The Small Bodies Node (SBN) of the Planetary Data System is a distributed node with expertise on comets, asteroids and interplanetary dust. The node data collection and verification activities are spread among several institutions specializing in particular bodies (comets, asteroids, or dust), while the main archives and user services are collected in a single place.
|Dr. Daniel Britt||University of Central Florida||2003 -- present|
|Dr. Schelte "Bobby" Bus||University of Hawaii||2008 -- present|
|Dr. Anita L. Cochran||University of Texas||xxxx -- present|
|Dr. Yan Fernández||University of Central Florida||2008 -- present|
|Dr. Will Grundy||Lowell Observatory||2014 -- present|
|Dr. Mihaly Horanyi||Laboratory for Atmospheric and Space Physics (LASP), Univ. of Colorado||2011 -- present|
|Dr. William Reach||The Infrared Processing and Analysis Facility (IPAC/Caltech)||2003 -- present|
The Comet Subnode is located at the University of Maryland, in College Park, Maryland. In addition to maintaining the combined archives of the SBN and supporting the SBN web site, the Comet subnode collects, formats, verifies and consults on datasets concerned with comet observations as well as providing support for active comet missions and observing campaigns.
Image Credit: Comet C/Hyakutake, scanned image taken on 24 March 1996 by Dave Kenyon.
The Asteroid/Dust Subnode is located at the Planetary Science Institute in Tucson, Arizona. The Asteroid subnode collects, formats, verifies and reviews ground based and mission data pertaining to asteroids, transneptunians, small planetary satellites and interplanetary dust.
Image Credit: Asteroid (243) Ida, Galileo Solid State Imager (SSI) image.
Activities at PDS data nodes like the SBN include:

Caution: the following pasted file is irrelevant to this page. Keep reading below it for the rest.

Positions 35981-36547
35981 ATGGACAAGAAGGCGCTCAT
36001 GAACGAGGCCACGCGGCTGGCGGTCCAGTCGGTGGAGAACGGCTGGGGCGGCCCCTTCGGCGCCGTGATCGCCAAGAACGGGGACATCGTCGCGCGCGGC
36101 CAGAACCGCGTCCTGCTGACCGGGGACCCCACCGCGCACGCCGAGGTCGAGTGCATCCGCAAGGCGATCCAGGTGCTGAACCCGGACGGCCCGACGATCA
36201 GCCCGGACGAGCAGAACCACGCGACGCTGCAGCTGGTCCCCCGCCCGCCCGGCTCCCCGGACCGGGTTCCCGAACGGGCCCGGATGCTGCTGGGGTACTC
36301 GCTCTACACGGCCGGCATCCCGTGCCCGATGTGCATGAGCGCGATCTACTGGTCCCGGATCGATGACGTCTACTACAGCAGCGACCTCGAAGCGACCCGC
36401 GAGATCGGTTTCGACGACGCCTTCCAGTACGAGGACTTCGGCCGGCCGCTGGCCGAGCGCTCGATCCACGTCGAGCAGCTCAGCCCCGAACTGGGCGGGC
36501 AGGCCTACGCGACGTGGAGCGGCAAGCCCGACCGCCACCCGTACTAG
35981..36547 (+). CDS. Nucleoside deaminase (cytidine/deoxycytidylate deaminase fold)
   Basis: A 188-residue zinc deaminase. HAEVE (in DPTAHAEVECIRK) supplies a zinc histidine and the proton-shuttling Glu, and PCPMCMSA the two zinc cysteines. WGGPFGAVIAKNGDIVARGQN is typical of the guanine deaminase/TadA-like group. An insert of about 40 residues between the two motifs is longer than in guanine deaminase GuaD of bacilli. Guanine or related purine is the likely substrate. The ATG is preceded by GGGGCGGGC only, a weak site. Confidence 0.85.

The Planetary Data System is an archive for planetary datasets past, present and future. It is the goal of the PDS to archive data files with sufficient documentation and ancillary information (flat fields, instrument parameters, ephemeris tables, etc.) that the data will be useful, meaningful and accessible to astronomers in future generations.
Both ground-based and space-based observations are included in the PDS archives, data nodes applying their in-house expertise to each case as needed. Each subnode is staffed by researchers who work with the data and are available for consultation.
An important part of the archiving process is a critical peer review of the candidate datasets. After the data node has formatted the files and gathered all the associated documentation and support files, external reviewers with the appropriate scientific expertise are asked to carefully review the set for completeness and usefulness. The comments and criticisms of the reviewers are noted, and if serious problems or deficiencies are found in the data, the files are not accepted into the archives unless and until the problems are corrected.
You may occasionally come across datasets in these pages that are marked as "Under Review". These are the files which are currently undergoing the review and correction process. Unless otherwise stated, all datasets available through the SBN have passed review.